Growing Heroin and Opioid Abuse Epidemic

Opiate and heroin abuse is a deadly, growing epidemic in this country.
It comes just as the federal government is launching a new initiative to curb the opioid crisis that claims tens of thousands of American lives every year.
News 25’s Kristen Durand sat down with some doctors here in South Mississippi who see the effects of these deadly drugs daily.
The images are horrifying: police photos showing the heart wrenching effects of opiate and heroin abuse. Dr. Ben Hudson said, “It’s actually now such a problem that it’s the number one cause of non-accidental death in the United States. Forty-seven thousand overdose deaths in 2014.”
The effects of drug abuse are something physicians and nurses at Ocean Springs Hospital say they see often. Emergency Room Manager Maegan Smathers said, “It’s actually something we see almost every day in the emergency room setting. A lot of these patients that come in, they’re in respiratory distress. Either they can’t breathe or they’re unresponsive.”
Between 2006 and 2014 there were nearly 3,000 overdose deaths in Mississippi. The Center for Disease Control and Prevention says prescription opiates and heroin are to blame for most of those deaths.
In 2015, Mississippi had more than 3.2 million opiate prescriptions. Now the Justice Department is launching a new push against doctors who over-prescribe pain killers. Doctors say there’s a fine line between determining who actually needs medication and who is just seeking their next fix, but there are red flags to watch out for. “We can look them up on the prescription monitoring database and see if they’ve gotten narcotic prescriptions from other places. They typically have more than five emergency department visits per year for a pain related complaint,” said Dr. Hudson.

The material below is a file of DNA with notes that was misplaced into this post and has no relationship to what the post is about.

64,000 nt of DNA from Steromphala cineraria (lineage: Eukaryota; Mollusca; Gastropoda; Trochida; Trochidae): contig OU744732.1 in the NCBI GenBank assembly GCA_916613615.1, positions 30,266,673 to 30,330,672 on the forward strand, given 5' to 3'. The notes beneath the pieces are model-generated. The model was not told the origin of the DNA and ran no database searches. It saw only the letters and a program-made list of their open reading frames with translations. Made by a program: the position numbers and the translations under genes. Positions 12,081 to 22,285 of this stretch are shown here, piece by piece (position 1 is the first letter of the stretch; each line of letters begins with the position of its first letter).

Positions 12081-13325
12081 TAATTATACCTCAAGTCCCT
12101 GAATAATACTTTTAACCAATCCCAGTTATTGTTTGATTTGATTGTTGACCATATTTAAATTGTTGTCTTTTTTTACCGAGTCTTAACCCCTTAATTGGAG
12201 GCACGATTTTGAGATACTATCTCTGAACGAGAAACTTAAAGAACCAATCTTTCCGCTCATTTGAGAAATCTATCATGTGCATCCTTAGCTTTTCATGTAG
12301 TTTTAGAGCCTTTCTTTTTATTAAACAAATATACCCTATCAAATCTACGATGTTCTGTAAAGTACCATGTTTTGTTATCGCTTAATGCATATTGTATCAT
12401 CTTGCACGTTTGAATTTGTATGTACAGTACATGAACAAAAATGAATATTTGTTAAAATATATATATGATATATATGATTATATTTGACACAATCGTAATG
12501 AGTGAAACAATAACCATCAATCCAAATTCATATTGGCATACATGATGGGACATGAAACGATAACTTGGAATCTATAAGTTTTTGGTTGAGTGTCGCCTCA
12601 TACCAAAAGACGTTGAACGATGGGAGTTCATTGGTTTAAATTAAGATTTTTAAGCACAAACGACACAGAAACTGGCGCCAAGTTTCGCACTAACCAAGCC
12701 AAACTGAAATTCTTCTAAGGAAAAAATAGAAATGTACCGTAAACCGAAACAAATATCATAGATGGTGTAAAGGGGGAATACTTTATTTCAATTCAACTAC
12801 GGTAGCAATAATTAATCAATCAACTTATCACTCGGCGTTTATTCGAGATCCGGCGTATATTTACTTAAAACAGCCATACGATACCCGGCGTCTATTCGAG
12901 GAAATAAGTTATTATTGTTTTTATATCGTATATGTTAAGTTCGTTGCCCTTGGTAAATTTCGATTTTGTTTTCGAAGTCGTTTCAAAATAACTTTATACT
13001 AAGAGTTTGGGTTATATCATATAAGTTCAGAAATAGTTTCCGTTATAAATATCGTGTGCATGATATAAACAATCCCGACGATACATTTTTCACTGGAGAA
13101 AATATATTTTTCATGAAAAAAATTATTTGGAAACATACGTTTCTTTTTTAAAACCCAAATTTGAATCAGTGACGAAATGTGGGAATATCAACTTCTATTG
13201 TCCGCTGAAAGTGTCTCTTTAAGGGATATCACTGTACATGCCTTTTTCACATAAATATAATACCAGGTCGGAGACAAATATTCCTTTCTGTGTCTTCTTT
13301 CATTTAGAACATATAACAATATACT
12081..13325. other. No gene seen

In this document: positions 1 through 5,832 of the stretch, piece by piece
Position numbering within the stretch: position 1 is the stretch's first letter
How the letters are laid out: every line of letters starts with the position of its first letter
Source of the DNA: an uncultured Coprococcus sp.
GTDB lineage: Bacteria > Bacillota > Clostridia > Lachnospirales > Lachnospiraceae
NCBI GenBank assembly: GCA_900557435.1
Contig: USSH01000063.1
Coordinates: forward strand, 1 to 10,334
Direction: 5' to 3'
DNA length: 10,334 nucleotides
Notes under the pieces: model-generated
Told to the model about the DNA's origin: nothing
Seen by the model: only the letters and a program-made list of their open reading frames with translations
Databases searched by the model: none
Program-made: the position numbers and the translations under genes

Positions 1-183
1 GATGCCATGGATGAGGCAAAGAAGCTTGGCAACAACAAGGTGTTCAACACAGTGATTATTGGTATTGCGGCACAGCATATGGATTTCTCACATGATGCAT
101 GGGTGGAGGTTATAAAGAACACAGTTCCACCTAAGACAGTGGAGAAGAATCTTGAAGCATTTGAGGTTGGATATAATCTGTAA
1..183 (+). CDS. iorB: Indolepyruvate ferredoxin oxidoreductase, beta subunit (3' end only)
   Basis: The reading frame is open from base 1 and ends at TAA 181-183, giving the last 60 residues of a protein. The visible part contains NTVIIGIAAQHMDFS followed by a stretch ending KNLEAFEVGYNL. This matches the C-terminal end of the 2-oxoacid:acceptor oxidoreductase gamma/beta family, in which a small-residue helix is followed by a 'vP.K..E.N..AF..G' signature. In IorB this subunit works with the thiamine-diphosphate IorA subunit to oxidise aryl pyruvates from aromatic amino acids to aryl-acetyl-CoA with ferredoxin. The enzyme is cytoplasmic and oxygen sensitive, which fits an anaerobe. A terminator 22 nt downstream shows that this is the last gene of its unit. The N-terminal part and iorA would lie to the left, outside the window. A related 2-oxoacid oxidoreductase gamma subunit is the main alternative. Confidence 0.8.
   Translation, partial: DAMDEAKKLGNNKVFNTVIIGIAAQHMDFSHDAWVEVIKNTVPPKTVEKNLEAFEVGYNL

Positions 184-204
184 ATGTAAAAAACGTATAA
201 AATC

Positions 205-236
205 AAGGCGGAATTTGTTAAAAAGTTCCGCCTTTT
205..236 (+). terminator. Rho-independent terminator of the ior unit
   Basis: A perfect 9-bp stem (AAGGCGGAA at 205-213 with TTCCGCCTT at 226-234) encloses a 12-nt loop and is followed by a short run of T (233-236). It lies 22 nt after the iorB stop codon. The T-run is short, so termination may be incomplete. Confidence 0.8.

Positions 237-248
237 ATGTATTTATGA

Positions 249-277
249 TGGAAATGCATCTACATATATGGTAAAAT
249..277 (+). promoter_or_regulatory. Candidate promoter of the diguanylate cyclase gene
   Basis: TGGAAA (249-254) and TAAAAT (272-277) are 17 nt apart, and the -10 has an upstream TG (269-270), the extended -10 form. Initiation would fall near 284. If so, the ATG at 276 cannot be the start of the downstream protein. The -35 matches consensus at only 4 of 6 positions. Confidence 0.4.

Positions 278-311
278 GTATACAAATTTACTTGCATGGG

Physicians also say if you need help, seek it, reminding everyone that they’re not here to judge, they’re here to make you well. “A lot of them when they get addicted to it they think that if they come to the emergency department to let us know that they want help that we’ll judge them, and it’s not. We’ll have a lot more respect for these people that want to come in and get help than continue the addiction that they have,” said Smathers.

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